What is Raman Spectroscopy?

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What is Raman Spectroscopy? Blog Image

Overview:

Recently, Scientists from the Centre for Nano and Soft Matter Sciences (CeNS), an autonomous institute of the Department of Science & Technology (DST), Govt. of India, have designed an efficient SERS substrate.

Why in news?

  • Scientists have developed a new low-cost substrate that can increase the sensitivity of Surface-enhanced Raman spectroscopy (SERS) -- a vital analytical and sensing tool for detecting molecules. 
  • The substrate is based on the unique sea urchin morphology of molybdenum trioxide for the rapid detection of industrial pollutants.

Key facts about the Raman spectroscopy

  • It was discovered by C.V. Raman in 1928 to study the vibrational, rotational, and low-frequency modes of the molecules.
  • Principle: The principle behind Raman spectroscopy is that the monochromatic radiation is passed through the sample such that the radiation may get reflected, absorbed, or scattered.
  • The scattered photons have a different frequency from the incident photon as the vibration and rotational properties vary.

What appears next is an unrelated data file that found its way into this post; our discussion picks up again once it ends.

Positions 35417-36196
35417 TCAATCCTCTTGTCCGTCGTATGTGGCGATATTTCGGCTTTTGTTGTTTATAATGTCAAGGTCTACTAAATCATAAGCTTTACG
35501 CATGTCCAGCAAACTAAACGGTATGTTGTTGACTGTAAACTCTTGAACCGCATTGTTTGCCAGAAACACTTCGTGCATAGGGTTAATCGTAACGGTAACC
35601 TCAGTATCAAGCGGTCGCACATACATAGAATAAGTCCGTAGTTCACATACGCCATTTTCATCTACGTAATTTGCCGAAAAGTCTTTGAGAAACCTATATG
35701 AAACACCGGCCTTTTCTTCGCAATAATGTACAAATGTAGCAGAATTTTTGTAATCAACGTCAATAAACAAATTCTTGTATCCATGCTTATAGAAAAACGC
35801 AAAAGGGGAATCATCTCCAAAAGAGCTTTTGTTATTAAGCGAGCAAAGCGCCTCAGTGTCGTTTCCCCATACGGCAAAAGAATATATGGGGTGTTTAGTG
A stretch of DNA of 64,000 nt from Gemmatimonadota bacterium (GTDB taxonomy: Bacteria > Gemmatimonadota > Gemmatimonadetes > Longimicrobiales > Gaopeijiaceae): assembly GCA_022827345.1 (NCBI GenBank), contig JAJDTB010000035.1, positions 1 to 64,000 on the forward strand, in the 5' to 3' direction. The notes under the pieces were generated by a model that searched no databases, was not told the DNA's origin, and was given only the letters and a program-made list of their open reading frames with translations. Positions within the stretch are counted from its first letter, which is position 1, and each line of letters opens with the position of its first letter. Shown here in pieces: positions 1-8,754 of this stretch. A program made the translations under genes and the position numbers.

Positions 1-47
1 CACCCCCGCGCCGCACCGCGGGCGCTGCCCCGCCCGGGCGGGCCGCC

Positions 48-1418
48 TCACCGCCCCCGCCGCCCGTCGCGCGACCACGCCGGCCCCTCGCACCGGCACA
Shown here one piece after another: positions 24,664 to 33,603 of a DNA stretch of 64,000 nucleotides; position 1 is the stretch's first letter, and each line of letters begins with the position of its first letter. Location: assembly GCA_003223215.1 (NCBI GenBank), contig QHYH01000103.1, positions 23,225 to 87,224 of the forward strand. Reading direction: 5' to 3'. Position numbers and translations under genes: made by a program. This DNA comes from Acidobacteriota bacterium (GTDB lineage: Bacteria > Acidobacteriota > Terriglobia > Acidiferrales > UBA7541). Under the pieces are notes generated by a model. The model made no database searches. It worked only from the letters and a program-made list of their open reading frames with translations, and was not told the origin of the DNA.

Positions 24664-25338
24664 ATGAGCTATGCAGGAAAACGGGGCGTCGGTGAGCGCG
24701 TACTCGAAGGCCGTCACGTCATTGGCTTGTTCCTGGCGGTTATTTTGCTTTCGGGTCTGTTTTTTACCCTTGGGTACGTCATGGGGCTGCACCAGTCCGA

• Types of Raman Spectroscopy are
    • Resonance Raman Spectroscopy (RRS)
    • Surface-enhanced Raman Spectroscopy (SERS)
    • Micro-Raman Spectroscopy
    • Non-linear Raman Spectroscopic Techniques

What is a substrate?

  • A substrate can be the surface on which an organism (eg: plant, fungus, or animal) lives or the substance on which an enzyme can act.

 


Q1) What is a Sea urchin?

A sea urchin is a small, spiny marine animal belonging to the class Echinoidea. Sea urchins are found in oceans all over the world, from shallow rocky shores to deep ocean trenches.

Source: New low-cost substrates can enhance the sensitivity of analytical tools for detecting toxic pollutants